• I am including here any stereo depiction on a video screen whether strictly speaking video or the amalgam of stereoscopic still photography to produce in QTVR, Flash or other mechanism 3D photographic movies. These may be web, gallery, or theater installation based, may use any type of mechanism for display and observation, e.g. lenticular/autostereoscopic, shutter glasses, anaglyph, etc. Within this general category, we need to consider that the mechanisms for producing content are becoming cheaper and easier, as well as displaying and making it accessible to a broad public (e.g. consumer equipment used for movies and gaming, cheap and disposable glasses, ). Additionally, there are enclosed "environments" which enable the viewing of synthesized objects, animals, worlds.....; the use hi def/hi res photography, animation, and magnification enhance the use of this technology significantly- len.steinbach len.steinbach May 4, 2010
  • HTML5 is expected to greater facilitate 3D on the web. Here is a discussion: http://www.3d-test.com/interviews/x3d_2.htm - len.steinbach len.steinbach May 4, 2010

(3) What do you see as the potential impact of this technology on education and interpretation in museums?

  • 3d video has the potential to increase spatial cognition, and as a tool may improve learning in museums. Its directed use in virtual environments http://www.nagt.org/nagt/jge/abstracts/mar06.html#v54p158 suggests improved task performance and increases in spatial survey knowledge. Stereo videography may allow more public access to collections and exhibits, allowing increased connection between the public and their heritage and resources that we hold in trust. - mike.kelly mike.kelly May 2, 2010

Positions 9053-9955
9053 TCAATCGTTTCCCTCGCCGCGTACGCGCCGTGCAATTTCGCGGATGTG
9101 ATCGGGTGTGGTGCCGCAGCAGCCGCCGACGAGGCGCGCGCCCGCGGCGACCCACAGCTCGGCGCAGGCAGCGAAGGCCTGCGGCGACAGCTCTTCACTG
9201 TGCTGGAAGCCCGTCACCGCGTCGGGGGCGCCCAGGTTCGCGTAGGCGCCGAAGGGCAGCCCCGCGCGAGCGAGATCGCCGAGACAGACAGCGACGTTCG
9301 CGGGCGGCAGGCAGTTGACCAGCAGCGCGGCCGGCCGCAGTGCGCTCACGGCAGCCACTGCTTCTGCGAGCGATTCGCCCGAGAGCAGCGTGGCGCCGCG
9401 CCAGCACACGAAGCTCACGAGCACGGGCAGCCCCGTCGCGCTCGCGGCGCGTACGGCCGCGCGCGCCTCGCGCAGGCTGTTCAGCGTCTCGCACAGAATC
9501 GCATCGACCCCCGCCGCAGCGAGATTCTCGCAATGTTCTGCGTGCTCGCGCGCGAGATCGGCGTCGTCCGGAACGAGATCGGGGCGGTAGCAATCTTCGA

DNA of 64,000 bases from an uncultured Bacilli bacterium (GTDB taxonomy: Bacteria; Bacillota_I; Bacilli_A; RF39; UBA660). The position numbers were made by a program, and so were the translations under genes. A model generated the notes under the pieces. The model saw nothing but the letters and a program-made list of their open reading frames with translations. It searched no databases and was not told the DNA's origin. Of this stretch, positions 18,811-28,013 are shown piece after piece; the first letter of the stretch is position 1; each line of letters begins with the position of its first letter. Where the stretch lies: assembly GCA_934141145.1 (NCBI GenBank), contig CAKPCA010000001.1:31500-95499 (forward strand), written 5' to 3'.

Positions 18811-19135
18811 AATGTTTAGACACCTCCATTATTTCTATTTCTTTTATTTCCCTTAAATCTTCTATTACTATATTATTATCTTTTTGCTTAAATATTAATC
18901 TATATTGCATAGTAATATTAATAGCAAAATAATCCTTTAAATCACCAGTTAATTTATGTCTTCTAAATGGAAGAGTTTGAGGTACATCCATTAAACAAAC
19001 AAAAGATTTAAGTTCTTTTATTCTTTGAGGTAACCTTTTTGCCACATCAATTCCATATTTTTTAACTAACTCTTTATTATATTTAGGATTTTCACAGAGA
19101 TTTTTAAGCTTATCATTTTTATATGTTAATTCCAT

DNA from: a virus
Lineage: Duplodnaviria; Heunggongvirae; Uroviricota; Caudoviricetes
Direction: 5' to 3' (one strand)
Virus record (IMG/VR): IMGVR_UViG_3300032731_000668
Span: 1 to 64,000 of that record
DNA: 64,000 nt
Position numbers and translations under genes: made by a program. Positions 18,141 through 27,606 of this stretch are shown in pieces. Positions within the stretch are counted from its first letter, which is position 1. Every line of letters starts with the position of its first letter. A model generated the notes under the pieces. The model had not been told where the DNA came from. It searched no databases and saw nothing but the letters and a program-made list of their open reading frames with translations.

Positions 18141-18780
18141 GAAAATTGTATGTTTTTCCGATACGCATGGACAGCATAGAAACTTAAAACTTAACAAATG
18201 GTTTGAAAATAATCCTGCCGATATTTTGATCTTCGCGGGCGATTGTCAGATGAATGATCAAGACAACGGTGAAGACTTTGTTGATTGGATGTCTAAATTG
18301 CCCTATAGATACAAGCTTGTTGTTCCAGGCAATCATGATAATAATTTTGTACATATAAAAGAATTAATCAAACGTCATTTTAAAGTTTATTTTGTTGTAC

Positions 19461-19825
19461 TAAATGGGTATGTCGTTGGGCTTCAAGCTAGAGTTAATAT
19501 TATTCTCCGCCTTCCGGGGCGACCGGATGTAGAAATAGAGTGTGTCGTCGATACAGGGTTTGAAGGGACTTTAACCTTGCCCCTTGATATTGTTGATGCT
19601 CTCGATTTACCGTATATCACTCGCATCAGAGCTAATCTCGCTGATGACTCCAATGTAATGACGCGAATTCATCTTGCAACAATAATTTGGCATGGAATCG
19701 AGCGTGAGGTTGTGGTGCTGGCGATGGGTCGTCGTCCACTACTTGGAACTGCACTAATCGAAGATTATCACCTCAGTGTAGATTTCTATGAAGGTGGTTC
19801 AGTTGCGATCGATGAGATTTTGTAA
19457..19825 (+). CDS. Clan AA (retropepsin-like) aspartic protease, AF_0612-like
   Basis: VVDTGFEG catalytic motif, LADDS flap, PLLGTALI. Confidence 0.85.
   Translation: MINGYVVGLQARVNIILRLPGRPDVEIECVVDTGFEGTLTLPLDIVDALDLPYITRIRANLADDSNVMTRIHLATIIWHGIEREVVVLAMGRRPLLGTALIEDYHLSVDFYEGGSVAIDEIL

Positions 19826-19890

• This technology has profound implication for education and interpretation in museums. For "real" objects, especially art sculptures, anthropological artifacts, biological specimens --- whether used for standalone exploration and tool or as part of more expansive educational interactive or context ---- it permits personal, visualization, exploration, and discovery as never before. In a theater projection setting, imagine the use of true manipulable, zoomable, stereoscopic 3D images alongside a lecture (goodbye powerpoint slide); imagine that flower in bloom, that african mask whose dimensionality forces everyone to "feel" it wrapping around their face. I will stop there but there is a lot more...- len.steinbach len.steinbach May 4, 2010
  • Yes, as Len says, 3D video will enable more people to connect with content, and deeper exploration and understanding of artifacts that are now inaccessible due to distance or fragility. Along with AR, I think 3D will be a prime factor in transforming the museum experience in the next 2-3 years. (LBS I take for granted now...) - nancy.proctor nancy.proctor May 4, 2010nancy.proctor

(4) Do you have or know of a project working in this area?